In the late 1920s, the physical chemist Paul Harteck became Karl-Friedrich’s assistant. Building on Werner Heisenberg’s work, the two men discovered the spin isomers of hydrogen. In the months leading up to the start of WWII in 1939, Harteck became affiliated with the euphemistically titled Uranium Club, which was under Heisenberg’s leadership. In fact, Harteck was the first scientist to suggest to the German high command that an atomic bomb might be feasible. And yet, he and Karl-Friedrich remained friends. Given his aversion to providing Hitler with a weapon of mass destruction, Karl-Friedrich attempted to appear helpful while not supplying Harteck and others much useful information on heavy water.

Q: Your work does an excellent job at emphasizing the ethical dilemmas and ambiguities that Karl-Friedrich faced. Often your book presents him as somewhat stuck in the middle between family members who were acting in direct opposition to the state and colleagues who were complicit with the Nazis while attempting to build an atomic bomb. How did Karl-Friedrich navigate this tension? Moreover, while he rarely spoke out or directly confronted the Nazi regime, in what ways did Karl-Friedrich still attempt a type of resistance?

KH: Ethical dilemmas and ambiguities faced all the Bonhoeffers. Think of Dietrich’s words in “After Ten Years” when he concludes in anguish “we have become cunning and learned the arts of obfuscation and equivocal speech.” Then there is Karl Ludwig who as a physician had a role in deciding which mental patients to save from state-ordered sterilization and execution. He knew that if he tried to save all of them, he would save none of them because his actions would be obvious to the Nazis. In your question, you asked how Karl-Friedrich navigated tension. It seems to me that none of the Bonhoeffers navigated tension—it was a burden they willed themselves to carry. After the war, Karl-Friedrich got a chance to visit his sister, Sabine, in England. She was astonished at his appearance, “He had become very haggard and as he looked at me, he had my mother’s eyes.”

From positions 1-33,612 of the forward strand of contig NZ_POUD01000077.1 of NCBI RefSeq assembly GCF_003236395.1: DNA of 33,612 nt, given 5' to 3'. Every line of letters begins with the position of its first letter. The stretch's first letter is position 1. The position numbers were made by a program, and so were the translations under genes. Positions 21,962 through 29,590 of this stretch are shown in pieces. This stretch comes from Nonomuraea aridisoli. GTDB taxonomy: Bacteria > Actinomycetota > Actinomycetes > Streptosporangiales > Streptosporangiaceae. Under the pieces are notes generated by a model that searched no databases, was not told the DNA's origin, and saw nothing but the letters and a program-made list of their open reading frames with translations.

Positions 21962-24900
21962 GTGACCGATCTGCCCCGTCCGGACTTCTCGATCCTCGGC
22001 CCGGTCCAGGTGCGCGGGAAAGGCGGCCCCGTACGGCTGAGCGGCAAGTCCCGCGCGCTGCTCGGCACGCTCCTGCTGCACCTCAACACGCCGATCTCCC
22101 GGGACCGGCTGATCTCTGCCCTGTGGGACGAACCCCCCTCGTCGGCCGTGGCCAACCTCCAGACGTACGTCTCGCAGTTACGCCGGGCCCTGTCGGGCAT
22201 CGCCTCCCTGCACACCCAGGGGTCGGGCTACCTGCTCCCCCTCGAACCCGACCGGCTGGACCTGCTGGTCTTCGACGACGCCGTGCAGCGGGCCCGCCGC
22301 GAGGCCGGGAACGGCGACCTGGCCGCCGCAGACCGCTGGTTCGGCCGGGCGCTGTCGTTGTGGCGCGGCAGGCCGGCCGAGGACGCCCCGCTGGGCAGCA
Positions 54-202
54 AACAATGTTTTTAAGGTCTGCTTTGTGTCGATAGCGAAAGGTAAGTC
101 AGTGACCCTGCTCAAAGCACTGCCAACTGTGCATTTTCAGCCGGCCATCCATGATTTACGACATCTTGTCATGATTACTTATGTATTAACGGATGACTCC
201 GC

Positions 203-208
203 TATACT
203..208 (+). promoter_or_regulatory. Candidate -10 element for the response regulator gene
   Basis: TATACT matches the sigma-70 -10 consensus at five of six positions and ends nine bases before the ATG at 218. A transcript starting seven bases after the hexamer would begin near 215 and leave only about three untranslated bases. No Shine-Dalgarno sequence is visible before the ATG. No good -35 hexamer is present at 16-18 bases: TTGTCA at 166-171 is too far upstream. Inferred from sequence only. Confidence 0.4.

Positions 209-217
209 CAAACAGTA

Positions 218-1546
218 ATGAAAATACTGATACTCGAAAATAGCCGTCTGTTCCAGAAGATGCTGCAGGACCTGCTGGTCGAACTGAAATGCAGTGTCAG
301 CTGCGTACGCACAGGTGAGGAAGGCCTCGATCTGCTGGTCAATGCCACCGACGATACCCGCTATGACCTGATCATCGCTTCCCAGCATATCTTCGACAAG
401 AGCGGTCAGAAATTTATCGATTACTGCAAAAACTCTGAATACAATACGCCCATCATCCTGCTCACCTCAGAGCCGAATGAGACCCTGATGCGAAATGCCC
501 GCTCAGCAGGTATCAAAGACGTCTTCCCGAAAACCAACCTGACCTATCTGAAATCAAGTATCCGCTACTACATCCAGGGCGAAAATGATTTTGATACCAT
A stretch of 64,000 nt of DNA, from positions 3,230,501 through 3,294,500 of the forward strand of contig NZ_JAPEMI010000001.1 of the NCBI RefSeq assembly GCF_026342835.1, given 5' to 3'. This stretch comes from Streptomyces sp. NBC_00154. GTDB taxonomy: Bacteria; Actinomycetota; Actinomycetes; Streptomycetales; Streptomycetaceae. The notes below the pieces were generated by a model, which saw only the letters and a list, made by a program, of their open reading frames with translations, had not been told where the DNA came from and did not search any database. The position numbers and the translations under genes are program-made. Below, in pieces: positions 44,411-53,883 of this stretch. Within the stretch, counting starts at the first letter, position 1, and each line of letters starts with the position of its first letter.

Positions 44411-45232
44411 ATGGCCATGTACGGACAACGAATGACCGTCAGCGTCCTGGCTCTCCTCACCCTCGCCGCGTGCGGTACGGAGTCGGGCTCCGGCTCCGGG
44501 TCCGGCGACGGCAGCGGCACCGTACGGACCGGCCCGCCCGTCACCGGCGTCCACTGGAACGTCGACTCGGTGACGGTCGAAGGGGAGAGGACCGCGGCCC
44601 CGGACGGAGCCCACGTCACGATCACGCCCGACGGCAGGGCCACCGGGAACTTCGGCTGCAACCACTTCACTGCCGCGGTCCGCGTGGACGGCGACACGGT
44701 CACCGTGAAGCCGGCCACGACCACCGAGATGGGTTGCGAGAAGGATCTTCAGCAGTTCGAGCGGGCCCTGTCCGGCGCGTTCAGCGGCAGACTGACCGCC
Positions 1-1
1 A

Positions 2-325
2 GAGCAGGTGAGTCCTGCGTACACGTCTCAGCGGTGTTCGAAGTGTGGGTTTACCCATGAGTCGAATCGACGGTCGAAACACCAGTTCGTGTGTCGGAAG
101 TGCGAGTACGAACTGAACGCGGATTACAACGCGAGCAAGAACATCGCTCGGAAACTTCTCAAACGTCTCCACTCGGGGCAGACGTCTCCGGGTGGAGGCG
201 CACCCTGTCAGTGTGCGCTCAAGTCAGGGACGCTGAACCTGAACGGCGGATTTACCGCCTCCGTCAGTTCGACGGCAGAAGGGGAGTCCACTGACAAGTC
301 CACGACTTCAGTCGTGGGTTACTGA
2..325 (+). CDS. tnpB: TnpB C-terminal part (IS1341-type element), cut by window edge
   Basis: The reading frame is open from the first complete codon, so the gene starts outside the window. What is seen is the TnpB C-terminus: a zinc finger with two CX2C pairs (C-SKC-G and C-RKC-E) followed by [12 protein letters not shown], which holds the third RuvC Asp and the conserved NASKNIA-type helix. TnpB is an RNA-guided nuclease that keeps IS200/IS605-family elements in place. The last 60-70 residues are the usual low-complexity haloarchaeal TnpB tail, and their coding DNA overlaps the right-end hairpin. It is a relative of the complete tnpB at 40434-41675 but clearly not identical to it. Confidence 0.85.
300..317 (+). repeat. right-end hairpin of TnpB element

That said, there were many ways in which Karl-Friedrich resisted. He was already an expert on heavy water at the time that the atom was fissioned in 1938 by the scientists Otto Hahn, Fritz Strassmann, and Lise Meitner. This placed him in a precarious position because heavy water became critically important to the building of an atomic bomb. However, by then the rest of the Bonhoeffers were deeply involved in the resistance. On first glance it would appear that Karl-Friedrich was in a monstrous ethical vice. But as I have already mentioned, Karl-Friedrich probably passed information to Paul Rosbaud who then sent it to the British via coded messages in scientific publications. Karl-Friedrich also harbored half-Jews in his laboratory, which led to his being denounced by a Nazi professor, although he did not lose his position as a result.

Q: How was Karl-Friedrich’s scientific research on heavy water significant to the German efforts to develop an atomic bomb? Moreover, how would you characterize Karl-Friedrich’s participation in the Uranium Club and in the German atomic bomb research more broadly?